The panto scheme happens in the weeks leading up to Christmas and then in January they get the chance to see Kay perform in a two-week run at the Abbey Theatre in Nuneaton. It's Snow White and the Seven Dwarves and she has a dual role - she will be singing in the chorus and will also be pre-recorded as the face and voice of the Magic Mirror. The dwarves will not benefit from such computer generated imagery - they will be played by men with their knees in boots.
"I've taken a lot of title roles but it's important to be seen in a chorus role, to show kids that you don't have to play the lead to be an important part of the show," she says.
Kay is a member of PR Panto, a small amateur group tackling a different classic each year but with original scripts and songs. Andrew Mackereth, its musical director, is headteacher at Heart of England School, a secondary in Balsall Common, Coventry, and he has the task of providing about 15 original songs that he will perform with a small band. He receives the script in June each year and will spend much of the summer holiday working on the lyrics.
Not such an easy task with something as familiar as Snow White, so he has been working on compositions that pay subtle homage to already-familiar songs. "Ho hi, ho hi, it's home from work for us," goes the chorus of one all-new number.
"Panto exists on so many levels," says Andrew. "Pre-school children love the triumph of good over evil. Hard-to-reach teenagers enjoy the opportunity to shout and misbehave and it does have a level of comedy sophistication with topical references weaved in that appeals to adults."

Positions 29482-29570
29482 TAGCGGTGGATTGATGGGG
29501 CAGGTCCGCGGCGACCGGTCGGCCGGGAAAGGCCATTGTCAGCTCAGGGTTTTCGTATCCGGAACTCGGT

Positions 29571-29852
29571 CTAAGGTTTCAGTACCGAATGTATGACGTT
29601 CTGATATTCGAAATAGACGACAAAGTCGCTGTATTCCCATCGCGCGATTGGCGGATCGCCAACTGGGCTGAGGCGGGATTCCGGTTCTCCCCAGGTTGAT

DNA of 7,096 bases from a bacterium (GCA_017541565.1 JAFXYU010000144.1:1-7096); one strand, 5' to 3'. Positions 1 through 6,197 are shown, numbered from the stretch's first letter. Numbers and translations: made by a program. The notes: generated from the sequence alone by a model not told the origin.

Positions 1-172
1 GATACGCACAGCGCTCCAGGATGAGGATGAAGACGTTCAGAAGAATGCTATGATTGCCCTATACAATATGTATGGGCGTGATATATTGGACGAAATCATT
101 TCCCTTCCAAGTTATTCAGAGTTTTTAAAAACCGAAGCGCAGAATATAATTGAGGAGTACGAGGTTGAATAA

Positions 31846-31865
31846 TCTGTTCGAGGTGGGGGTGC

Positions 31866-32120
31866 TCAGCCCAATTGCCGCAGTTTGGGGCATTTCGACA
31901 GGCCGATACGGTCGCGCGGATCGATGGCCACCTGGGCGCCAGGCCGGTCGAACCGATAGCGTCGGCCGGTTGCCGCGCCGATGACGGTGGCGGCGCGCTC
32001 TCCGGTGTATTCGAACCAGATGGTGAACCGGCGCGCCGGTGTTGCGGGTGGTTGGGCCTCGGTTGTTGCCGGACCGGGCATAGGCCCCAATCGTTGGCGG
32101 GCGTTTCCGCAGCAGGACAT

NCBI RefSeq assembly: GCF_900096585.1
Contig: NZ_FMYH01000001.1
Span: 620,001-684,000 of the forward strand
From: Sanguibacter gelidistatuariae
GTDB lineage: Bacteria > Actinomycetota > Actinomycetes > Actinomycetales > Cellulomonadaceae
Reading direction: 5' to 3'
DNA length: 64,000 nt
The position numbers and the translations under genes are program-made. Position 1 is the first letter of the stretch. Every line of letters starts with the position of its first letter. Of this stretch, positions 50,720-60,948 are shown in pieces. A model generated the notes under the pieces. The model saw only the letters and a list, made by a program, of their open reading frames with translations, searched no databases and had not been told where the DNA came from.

The Christmas and New Year period is for the professionals, with the likes of Bobby Davro and Ross Kemp possibly hamming it up at a theatre near you. But the real spirit of pantomime is with the amateurs in village halls or small local theatres and they will usually get their big moment later in January. For them, the holiday period is a valuable time of preparation, sawing wood for props, sewing costumes and learning lines.
Perhaps it's the all-hands-on approach that marks out amateur panto. David Roca-Mas, a 27-year-old primary teacher in Ilford, Essex, will spend much of the holiday after Christmas rehearsing for his role in Beauty and the Beast (as the beast's valet) and building and painting sets with colleagues in the St Augustine Players, a parish drama society. Costumes will not arrive until the last minute - some hired from a local theatre, but the majority homemade. All will be leading up to a weekend of performances in January, three evenings and one matinee.
David teaches at St Augustine's Roman Catholic Primary and has been involved in the group since his mid-teens. For the past 12 years he has acted in its pantomime, writing and directing many of the shows. The group also performs a play each summer. "I don't mind making a fool of myself. I'm a showman," he says.
"Personally, I prefer the outrageous comedy parts to the 'principal boy' roles, which are a bit too straight. I've been an ugly sister and last year I was Michael in Peter Pan, complete with adult romper suit." Maybe the larger-than-life personality is the common factor after all.